UK

A Juliet to remember in a show to forget: PATRICK MARMION reviews Romeo & Juliet 

Romeo & Juliet (Regent’s Park) 

Rating:

Verdict: Abridged eyesore 

The good news is that the Open Air Theatre in Regent’s Park is back in business. The bad news is that although their opening show is mercifully short, it’s also an eyesore rendition of Shakespeare’s hot-blooded tale of star-crossed passion.

Set designer Naomi Dawson has turned the leafy bower into a wasteland with scaffolding and rubble that’s supposed to represent a post-earthquake Verona.

It’s a ruse concocted by director Kimberley Sykes, who spotted that Juliet’s nurse mentions an earthquake in an early speech, and it’s meant to chime with the way we feel now after Covid.

All this and more on ‘the patriarchy’ is set out by Sykes in a £5 programme, where she recounts her impeccable beliefs as a social crusader.

She even draws a seemingly serious connection between CAPitalism and Juliet’s surname ‘CAPulet’. Sadly her sincerity as a political prognosticator is not matched by her skills as a theatrical director.

The good news is that the Open Air Theatre in Regent's Park is back in business. The bad news is that although their opening show is mercifully short, it's also an eyesore rendition of Shakespeare's hot-blooded tale of star-crossed passion. Pictured: Isabel Adomakoh Young as Juliet and Joel MacCormack as Romeo

The good news is that the Open Air Theatre in Regent’s Park is back in business. The bad news is that although their opening show is mercifully short, it’s also an eyesore rendition of Shakespeare’s hot-blooded tale of star-crossed passion. Pictured: Isabel Adomakoh Young as Juliet and Joel MacCormack as Romeo

She has stripped away inconvenient chunks of text, including the famous prologue, to ensure the promised ‘two hours’ traffic’ of the play comes in at an even shorter 110 minutes (and there’s no interval). 

The result is highlights without momentum, atmosphere, danger, or even enmity, between Romeo and Juliet’s warring families.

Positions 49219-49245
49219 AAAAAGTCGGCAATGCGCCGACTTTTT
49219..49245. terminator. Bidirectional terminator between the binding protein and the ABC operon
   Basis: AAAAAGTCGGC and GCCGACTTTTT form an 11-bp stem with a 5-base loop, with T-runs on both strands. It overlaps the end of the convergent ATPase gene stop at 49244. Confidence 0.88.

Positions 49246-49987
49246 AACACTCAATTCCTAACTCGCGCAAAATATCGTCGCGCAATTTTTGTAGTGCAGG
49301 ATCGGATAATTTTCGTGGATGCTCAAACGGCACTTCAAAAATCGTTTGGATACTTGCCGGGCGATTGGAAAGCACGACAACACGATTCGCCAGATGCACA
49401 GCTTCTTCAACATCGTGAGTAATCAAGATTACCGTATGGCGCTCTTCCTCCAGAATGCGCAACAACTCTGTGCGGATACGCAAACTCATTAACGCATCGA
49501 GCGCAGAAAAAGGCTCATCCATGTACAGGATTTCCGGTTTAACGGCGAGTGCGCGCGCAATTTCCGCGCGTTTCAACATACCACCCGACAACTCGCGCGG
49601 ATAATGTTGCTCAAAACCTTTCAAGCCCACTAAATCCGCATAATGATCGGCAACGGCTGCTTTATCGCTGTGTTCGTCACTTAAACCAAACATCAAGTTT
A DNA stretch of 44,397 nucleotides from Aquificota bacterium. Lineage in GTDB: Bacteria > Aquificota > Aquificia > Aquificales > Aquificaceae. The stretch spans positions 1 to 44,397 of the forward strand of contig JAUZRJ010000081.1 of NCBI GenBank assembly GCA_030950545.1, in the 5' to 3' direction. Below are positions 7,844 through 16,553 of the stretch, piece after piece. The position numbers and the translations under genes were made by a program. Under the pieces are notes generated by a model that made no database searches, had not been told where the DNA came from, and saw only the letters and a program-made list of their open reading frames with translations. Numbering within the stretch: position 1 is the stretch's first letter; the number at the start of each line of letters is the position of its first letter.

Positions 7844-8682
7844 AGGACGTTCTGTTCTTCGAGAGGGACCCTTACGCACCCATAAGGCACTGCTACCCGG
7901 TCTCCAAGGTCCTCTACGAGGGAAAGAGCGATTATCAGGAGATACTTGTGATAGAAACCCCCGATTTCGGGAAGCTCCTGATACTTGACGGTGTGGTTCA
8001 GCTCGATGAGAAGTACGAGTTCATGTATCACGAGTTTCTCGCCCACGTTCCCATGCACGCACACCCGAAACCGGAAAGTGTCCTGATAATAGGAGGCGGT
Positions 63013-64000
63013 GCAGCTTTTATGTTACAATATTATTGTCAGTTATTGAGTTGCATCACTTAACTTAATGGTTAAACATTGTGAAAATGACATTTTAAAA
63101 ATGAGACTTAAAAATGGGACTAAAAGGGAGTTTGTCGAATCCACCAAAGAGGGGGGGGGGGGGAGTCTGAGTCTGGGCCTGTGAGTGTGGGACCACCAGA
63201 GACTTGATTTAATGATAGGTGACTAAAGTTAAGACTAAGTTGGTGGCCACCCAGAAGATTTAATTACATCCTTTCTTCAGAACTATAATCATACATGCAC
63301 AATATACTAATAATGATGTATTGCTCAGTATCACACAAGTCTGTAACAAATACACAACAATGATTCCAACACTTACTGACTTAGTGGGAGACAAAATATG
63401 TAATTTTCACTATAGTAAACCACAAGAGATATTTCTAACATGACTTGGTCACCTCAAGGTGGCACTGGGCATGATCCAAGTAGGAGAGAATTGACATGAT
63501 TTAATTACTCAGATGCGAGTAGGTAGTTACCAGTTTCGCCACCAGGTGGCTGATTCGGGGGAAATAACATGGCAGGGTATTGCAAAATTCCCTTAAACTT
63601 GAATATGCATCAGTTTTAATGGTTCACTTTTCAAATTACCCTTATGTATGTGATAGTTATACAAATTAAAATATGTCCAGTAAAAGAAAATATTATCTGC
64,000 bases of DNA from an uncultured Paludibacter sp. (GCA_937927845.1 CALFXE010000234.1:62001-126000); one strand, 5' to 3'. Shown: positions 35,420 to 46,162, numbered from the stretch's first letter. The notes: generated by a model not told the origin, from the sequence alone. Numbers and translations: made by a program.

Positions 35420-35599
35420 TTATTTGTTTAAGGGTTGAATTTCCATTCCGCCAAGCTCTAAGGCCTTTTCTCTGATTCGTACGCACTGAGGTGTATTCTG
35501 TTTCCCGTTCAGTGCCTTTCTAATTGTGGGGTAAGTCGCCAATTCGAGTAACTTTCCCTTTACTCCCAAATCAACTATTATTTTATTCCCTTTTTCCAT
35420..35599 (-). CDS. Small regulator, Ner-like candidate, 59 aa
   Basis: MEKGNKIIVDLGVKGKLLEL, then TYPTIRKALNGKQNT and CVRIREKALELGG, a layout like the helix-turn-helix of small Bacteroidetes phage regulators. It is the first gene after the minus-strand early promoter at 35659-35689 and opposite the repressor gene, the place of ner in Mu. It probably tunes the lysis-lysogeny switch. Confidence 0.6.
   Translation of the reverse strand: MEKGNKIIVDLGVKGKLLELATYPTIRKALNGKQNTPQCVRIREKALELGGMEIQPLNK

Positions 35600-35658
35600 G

Multiple levels of grim scaffolding mean the actors’ energy is dissipated across the stage, and if you blink you may miss the weepy climax.

On the upside, an exceptional young talent has arrived in the shape of Isabel Adomakoh Young as Juliet. She has a spellbinding ability to switch between conflicting thoughts and maintain a strong sense of purpose and passion in her character. 

Director Kimberley Sykes has stripped away inconvenient chunks of text, including the famous prologue, to ensure the promised 'two hours' traffic' of the play comes in at an even shorter 110 minutes (and there's no interval). The result is highlights without momentum, atmosphere, danger, or even enmity, between Romeo and Juliet's warring families

Director Kimberley Sykes has stripped away inconvenient chunks of text, including the famous prologue, to ensure the promised ‘two hours’ traffic’ of the play comes in at an even shorter 110 minutes (and there’s no interval). The result is highlights without momentum, atmosphere, danger, or even enmity, between Romeo and Juliet’s warring families

Physically, she’s quick, too — unlike Joel MacCormack’s ponderous Romeo, who seems more interested in making another speech than going off in do-or-die pursuit of the love of his life.

Styles and standards of acting are extremely variable but Cavan Clarke invests Romeo’s trickster buddy Mercutio with edgy personality.

And both Peter Hamilton Dyer as the Friar and Emma Cunniffe as the Nurse demonstrate how to make the Bard sing with simple, direct performances.

Otherwise, this is a Juliet to remember in a show to forget.

And Breathe… (Almeida) 

Rating:

J’Ouvert (Harold Pinter Theatre) 

Rating:

Verdict: Odysseys of grief and girl power